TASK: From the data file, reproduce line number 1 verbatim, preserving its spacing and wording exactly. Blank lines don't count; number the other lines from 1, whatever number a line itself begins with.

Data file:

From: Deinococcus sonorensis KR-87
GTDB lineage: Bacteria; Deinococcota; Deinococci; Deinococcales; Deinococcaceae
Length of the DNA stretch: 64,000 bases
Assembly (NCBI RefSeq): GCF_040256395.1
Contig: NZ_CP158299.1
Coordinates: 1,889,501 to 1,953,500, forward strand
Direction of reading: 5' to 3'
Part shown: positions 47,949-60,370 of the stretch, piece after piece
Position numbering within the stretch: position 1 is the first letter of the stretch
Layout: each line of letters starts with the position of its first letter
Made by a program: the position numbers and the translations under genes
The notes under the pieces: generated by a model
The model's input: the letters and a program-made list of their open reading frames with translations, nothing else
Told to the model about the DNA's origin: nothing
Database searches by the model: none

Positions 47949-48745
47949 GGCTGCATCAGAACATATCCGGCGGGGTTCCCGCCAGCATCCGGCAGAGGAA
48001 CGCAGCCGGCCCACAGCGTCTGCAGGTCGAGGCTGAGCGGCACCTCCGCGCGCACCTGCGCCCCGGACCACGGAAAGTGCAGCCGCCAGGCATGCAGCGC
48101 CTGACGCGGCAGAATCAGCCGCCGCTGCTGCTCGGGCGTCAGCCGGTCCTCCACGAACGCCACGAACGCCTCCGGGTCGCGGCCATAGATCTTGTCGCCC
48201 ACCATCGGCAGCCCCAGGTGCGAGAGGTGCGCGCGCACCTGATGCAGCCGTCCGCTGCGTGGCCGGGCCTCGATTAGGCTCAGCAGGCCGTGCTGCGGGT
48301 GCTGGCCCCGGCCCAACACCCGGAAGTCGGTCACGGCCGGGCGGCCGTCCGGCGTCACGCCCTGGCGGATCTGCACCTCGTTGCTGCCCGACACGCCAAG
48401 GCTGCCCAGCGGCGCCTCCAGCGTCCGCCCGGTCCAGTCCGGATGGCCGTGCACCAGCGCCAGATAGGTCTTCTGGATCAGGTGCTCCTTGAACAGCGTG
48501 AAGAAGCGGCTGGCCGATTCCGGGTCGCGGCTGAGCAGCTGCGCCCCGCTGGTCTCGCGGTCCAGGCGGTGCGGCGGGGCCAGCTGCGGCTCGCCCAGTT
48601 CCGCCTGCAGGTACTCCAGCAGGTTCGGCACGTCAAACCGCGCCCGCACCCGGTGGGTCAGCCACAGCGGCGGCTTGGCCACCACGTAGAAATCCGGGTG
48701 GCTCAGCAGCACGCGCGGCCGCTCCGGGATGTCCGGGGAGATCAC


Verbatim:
From: Deinococcus sonorensis KR-87